A recently published report on Statistics SA has given insight into the divorce rate in South Africa; however, the report only reveals divorce rates up to the year 2018. The COVID-19 lockdown periods saw a significant (20%) increase in the number of divorce requests, while divorced and separated individuals struggled to navigate the blurred lines surrounding contact and care. “Child custody” is no longer a term used within the law, and has been replaced by the words “contact” and “primary residence”. ‘Contact’ refers to any type of engagement with the child, and ‘primary residence’ refers to the child’s main residence.
Divorce is difficult on all involved parties, but children are the ones who are most affected. While personal differences may arise, ultimately, everyone wants what is best for the child(ren). This is why a legal representative should be involved from the get-go, ensuring that the disputes are mediated fairly, so that amicable settlements can be reached which is in the child(ren)’s best interests.
Child Custody Laws for Both Parents
It is generally accepted that the mother will take on the role as primary caregiver, however, there can be a residency dispute between parties, and a trial and various investigations into the best interests of the child(ren) may determine which parent is the most fit to have full custody of the child(ren). This article will explain the basics around contact rights and primary residency options.
Parental Contact After Divorce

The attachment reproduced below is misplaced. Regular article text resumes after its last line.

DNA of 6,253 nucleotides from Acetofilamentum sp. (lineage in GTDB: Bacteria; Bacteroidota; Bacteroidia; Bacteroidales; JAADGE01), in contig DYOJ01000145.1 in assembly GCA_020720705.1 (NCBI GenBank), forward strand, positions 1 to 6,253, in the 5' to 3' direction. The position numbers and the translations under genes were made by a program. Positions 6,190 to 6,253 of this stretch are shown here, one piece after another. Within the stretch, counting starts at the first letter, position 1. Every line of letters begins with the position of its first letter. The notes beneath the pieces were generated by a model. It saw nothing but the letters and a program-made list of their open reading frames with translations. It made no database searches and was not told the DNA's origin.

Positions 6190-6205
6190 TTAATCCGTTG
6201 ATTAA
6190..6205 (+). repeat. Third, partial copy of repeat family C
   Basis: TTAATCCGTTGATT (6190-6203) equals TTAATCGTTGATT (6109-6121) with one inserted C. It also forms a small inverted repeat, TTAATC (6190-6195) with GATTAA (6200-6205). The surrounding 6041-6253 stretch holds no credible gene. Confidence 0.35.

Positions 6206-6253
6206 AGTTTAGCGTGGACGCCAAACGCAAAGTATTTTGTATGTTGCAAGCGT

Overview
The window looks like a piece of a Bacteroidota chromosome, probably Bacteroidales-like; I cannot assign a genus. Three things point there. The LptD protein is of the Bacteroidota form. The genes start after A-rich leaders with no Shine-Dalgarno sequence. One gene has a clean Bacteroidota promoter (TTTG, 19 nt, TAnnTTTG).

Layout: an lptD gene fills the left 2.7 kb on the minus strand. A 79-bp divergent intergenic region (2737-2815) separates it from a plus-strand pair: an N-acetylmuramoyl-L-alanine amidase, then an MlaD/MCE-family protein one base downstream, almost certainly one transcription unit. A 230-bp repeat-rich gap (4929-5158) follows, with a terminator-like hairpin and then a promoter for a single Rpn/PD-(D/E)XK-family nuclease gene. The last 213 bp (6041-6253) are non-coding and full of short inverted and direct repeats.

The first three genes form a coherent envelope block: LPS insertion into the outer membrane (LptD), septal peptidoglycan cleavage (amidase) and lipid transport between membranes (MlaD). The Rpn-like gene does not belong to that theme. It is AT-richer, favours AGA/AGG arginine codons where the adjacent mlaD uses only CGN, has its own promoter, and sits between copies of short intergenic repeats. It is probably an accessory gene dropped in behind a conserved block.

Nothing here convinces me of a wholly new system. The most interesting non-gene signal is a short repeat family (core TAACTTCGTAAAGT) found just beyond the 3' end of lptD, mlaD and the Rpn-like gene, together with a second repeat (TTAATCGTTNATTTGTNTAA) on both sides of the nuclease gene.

Child maintenance is the obligatory payment toward the child(ren)’s livelihood that each parent needs to contribute towards. However, should maintenance not be paid for whatever reason, a child cannot be withheld from either of their parents, unless said parent is abusive or deemed a danger to the child, or if contact to that parent would not be in the child’s best interests. The Children’s Act now gives fathers the same rights and responsibilities as mothers (unless a court determines otherwise). The Act also empowers children by giving them the right to maintain contact with both parents should they wish to.
A parenting plan will be created once the court’s divorce proceedings have been finalised; this plan will indicate who the child(ren) will be residing with, how much time each parent is allowed with the child(ren), and how major parental decisions (school, area of residence, etc) will be agreed upon.
Should a parenting plan be enforced by the court, or under legal obligations, transgressions can and will be treated as a criminal offence.
Divorced Parents’ Custody Options
Should the father be awarded primary residence, the child(ren) will reside at the father’s house and he will take on the role as primary caregiver of them. Both parents can come up with a visitation plan so that the mother may visit / be visited by the child(ren). This will work vice versa for the mother.
Right to Contact
Should primary residence not be desired / awarded, the other parent may still visit the child(ren) as agreed upon by both parents.
Limited to No Contact
As mentioned, should there be a history of abuse or for any reason the child(ren) are in danger, or should contact not be deemed to be in the child’s best interests for whatsoever reason, the other parent will not have free access to his/her child(ren). Visits may be limited and supervised by another capable adult, after the parent in question has proven to the court that his/her abusive, negligent or dangerous behaviour has been resolved.
Adams and Adams has a litigation unit with extensive experience in dealing with family and matrimonial matters. Our team can act on behalf of both parties concerned in divorce proceedings. Contact us for further information and to speak to professional child custody lawyers.